The MSVC C compiler supported the full C99 designated initialization and compound literal features in VS2015, both are not part of the common C/C++ subset, but exclusive C99 features. So all in all the C99 support in MSVC hasn't been that bad since ca 2015, it just wasn't complete enough to be called "standard C99".
But yeah, those C99 features weren't consistent at all with Herb Sutter's 2012 blog post about MSVC only supporting C features that are needed for the C++ compiler.
C and C++ are more strictly separated in the Microsoft compilers compared to gcc and clang (which both support more modern C features in C++ mode via non-standard extensions), I think that's what's confusing many people. It's not a problem in mixed-language projects though, just put all the C code into .c files and all C++ code into .cpp and you're set, compiling C code with a C++ compiler isn't such a great idea anyway, since it limits you to a ca. 1995 version of C.
the suckless IRC clients are awesome! in fact, `sic` was my “go to” before writing `kirc`. I’m definitely not trying to compete with those, especially their file-based approach (which is great for users that work across channels) but rather offer a lightweight and “clean-looking” solution for the casual user.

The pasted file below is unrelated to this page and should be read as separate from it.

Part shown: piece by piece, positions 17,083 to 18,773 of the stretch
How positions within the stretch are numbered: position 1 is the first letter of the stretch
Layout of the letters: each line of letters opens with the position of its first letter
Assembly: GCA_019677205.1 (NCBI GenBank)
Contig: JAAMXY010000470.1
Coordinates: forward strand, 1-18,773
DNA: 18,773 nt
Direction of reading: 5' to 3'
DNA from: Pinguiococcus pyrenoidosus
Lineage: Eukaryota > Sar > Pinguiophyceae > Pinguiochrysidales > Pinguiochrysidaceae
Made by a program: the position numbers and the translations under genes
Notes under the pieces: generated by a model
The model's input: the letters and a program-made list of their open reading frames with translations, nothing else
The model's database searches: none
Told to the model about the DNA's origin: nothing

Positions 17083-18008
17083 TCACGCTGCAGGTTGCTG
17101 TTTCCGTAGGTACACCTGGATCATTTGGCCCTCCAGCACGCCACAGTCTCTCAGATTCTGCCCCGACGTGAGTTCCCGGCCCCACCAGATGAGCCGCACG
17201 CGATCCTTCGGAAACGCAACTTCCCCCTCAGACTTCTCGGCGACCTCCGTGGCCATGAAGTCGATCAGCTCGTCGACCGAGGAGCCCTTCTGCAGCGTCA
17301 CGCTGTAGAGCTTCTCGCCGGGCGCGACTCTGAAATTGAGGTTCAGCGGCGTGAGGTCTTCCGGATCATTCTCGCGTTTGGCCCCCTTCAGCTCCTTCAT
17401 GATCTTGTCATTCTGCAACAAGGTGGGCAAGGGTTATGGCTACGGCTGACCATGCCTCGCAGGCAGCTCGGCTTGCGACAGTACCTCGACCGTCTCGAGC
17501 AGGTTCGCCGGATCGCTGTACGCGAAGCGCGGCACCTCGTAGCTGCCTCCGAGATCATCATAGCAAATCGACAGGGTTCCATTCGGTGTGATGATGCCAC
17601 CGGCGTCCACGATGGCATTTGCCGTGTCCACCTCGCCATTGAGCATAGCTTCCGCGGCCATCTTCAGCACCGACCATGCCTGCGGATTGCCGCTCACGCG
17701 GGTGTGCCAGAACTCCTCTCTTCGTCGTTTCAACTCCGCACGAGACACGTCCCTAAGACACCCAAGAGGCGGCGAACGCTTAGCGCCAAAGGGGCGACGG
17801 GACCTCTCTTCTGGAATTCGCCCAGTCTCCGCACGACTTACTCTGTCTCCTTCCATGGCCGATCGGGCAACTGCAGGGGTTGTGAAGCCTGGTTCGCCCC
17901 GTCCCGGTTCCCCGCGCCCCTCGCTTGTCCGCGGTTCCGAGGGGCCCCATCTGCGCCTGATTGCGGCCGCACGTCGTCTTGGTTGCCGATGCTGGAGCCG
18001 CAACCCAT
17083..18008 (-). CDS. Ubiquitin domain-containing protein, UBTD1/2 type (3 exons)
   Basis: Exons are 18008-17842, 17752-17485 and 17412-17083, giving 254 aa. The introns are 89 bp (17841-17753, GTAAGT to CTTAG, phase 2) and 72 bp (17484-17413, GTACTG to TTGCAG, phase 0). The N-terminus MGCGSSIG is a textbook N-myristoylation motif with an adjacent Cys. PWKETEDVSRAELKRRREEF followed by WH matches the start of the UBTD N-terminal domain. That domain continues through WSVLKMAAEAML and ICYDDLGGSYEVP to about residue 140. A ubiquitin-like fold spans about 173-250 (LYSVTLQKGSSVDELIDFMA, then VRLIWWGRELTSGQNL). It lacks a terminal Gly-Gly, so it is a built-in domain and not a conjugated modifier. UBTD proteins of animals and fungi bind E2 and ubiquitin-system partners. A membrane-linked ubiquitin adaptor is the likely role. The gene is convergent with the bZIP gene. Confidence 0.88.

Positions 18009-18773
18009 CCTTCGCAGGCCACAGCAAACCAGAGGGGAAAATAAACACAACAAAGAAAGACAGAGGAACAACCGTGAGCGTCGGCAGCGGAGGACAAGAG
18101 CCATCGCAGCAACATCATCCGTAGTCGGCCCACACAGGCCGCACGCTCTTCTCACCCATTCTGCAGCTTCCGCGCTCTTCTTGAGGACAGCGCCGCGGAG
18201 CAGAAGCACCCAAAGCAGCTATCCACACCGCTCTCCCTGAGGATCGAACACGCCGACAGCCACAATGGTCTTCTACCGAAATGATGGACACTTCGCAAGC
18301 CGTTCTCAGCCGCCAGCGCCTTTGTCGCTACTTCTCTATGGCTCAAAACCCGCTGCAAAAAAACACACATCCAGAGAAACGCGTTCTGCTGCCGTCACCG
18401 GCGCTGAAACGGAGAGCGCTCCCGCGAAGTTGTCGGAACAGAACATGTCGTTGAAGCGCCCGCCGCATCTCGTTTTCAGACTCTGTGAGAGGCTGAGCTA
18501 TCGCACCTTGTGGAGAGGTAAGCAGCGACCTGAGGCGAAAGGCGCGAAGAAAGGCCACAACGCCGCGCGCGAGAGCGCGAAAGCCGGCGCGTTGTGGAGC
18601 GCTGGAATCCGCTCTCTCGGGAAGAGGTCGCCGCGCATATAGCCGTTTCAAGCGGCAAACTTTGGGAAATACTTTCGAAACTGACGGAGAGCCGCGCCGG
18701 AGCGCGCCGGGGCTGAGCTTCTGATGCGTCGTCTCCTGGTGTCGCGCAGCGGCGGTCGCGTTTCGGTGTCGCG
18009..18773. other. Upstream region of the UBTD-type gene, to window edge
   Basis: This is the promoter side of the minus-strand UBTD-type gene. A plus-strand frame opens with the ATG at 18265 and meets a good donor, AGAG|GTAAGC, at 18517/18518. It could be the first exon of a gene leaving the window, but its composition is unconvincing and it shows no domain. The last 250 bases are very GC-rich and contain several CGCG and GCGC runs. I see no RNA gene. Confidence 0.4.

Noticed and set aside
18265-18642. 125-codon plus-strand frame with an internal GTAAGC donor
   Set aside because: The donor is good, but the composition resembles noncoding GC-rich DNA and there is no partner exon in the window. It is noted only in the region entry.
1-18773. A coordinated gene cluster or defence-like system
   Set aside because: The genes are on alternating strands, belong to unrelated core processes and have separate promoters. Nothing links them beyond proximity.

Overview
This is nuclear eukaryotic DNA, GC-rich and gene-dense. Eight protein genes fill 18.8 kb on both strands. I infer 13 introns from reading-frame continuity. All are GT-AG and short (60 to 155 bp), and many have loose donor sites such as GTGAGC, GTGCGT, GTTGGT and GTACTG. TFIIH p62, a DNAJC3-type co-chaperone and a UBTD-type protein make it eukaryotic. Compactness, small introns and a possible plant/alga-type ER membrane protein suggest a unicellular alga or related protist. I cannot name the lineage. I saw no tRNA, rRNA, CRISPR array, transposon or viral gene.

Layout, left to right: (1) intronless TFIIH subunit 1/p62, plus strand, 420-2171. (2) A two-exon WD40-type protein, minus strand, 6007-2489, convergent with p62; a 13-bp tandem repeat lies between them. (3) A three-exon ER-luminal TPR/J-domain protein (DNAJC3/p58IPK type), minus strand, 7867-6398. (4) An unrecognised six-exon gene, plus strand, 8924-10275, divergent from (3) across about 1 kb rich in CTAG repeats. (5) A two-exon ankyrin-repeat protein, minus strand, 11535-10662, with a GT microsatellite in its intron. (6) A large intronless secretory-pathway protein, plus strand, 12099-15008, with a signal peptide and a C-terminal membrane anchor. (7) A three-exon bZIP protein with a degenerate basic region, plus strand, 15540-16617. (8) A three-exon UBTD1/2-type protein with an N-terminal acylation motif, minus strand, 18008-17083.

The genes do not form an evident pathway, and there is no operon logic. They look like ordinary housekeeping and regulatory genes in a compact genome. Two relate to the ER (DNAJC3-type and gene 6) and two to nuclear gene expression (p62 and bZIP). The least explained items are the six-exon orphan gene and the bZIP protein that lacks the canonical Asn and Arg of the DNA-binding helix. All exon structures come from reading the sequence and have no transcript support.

C11 gives you noreturn and alignas. Alignas can be pretty useful for low-level development in particular. Just hope you don't need variable-length arrays because those got changed to optional.
> Or even why use C99 over C89?
Several very big things: Native bool, stdint.h (fixed-width int types with known sizes ahead of time), long long, snprintf, not having to declare all variables at the top of the block (and now you can do for (size_t i = 0; i < sizeof(strbuf); ++i) because of it).
You don't need any "significant" advantage. Even a very small advantage ("an anonymous struct would be handy here") is enough, why would you _not_ use it when it's free? For the fun of the constraint? I'm not a C expert but I don't think there's any downside to using the C11 standard compared to C99